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Note: This post was written by Jennifer Sanchez, Marketing & Communications Intern for Money Management International. In her spare time, Jennifer enjoys brushing up on her budgeting skills and watching The Bachelorette — sometimes simultaneously.
I don’t have a diverse stock portfolio (or any portfolio, for that matter!). I drive a 10-year-old car. And I pay cash for most of my big expenses. In the world of personal finance, I’m just a 20-something who’s barely getting by.
So what sets me apart from the people who can give you “99 frugal tips to make 99 lunches for less than 99 cents!” or tell you “How I went from $2 dollars to $2 million in 2 days”? I know what it’s like to live paycheck-to-paycheck while juggling expenses – and I make it work.
So what’s the super top-secret key to successful (or, at the very least, sufficient) money management? Keep it simple. Forget all of the complicated stuff and go back to the basics.
The following is a step-by-step look at my personal budgeting practices. While there’s no one-size-fits-all approach to organizing and managing money, you may find that you can implement some of my tactics into your own routine.
What do you think? Can you apply any of these tips? What is your personal budgeting style?
I live by and love Quicken! I personally recommend it whenever I can to people. And yes, if you cannot afford to purchase the Quicken program, then Excel is one's next best bet. But as I live paycheck to paycheck, I'll trust my Quicken program to help me chart my path!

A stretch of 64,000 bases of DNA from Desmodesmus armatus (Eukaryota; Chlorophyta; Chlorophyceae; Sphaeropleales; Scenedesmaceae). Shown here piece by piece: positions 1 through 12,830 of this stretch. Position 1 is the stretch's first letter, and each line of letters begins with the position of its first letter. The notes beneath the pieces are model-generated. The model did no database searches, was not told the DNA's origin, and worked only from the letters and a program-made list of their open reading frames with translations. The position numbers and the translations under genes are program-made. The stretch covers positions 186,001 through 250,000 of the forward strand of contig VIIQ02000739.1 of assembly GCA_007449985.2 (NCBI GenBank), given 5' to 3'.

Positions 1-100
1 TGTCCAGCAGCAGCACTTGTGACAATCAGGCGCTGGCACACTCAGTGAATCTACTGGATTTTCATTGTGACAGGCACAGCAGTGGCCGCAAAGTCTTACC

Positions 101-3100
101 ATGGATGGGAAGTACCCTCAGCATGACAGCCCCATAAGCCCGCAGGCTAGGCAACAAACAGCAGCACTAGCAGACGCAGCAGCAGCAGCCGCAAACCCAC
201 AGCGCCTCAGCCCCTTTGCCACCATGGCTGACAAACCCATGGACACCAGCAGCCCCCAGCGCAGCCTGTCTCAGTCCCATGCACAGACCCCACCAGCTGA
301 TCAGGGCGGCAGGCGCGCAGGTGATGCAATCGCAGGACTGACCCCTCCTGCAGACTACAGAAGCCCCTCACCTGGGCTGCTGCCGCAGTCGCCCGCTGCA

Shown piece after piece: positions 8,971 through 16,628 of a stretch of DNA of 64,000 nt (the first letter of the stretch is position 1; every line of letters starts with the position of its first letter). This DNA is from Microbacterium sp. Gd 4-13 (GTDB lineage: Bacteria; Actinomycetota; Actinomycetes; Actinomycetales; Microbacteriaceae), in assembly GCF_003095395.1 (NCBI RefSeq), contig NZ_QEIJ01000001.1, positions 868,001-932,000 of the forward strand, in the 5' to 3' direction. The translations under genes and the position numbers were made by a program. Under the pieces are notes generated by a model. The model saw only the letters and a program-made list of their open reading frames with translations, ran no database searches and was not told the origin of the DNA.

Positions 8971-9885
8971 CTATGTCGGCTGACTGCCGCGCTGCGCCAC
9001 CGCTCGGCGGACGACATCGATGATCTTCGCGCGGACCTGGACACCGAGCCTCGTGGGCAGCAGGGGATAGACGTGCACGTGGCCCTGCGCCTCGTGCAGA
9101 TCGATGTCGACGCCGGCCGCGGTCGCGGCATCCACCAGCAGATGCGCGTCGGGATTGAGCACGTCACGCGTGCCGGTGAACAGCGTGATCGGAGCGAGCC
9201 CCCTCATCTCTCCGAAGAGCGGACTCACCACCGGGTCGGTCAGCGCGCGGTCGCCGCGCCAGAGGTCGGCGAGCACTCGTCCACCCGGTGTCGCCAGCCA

What applies to me? I'm on a fixed income.
Can you send me the 7 tips for budgeting in the mail? I do not always have access to a computer. Thank You Pam Irving
These are all very helpful. I really liked tips 1 and 3.
Great , helpful information!How did you go from $2 to 2 million in 2 days?
these are great! thanks!
Thanks for sharing your ideas. it's great.
This is something that everybody says. It works for some and not for others, everyone's situation varies, I've heard or read this a million times before
In regards to number 2, I use the iCal on my computer. I use one color for bills and one from income. I can easily list when each "event" takes place and keep notes in the sidebar as to the actual due date, amount due, balance (if it is a loan or credit card payment) and a record of when the payment was scheduled to be made if I scheduled it in advance. I don't mark them as paid until the transaction is complete and is reflected in my bank account.
The article really fine although to manage personal financial practices is difficult to to requirement dedication. Just to Darlene Bolesny, what is Quicken Program?
These are great guidelines for any age group. Once learned a budget can guide you for the rest of your life. Thanks for the good read!
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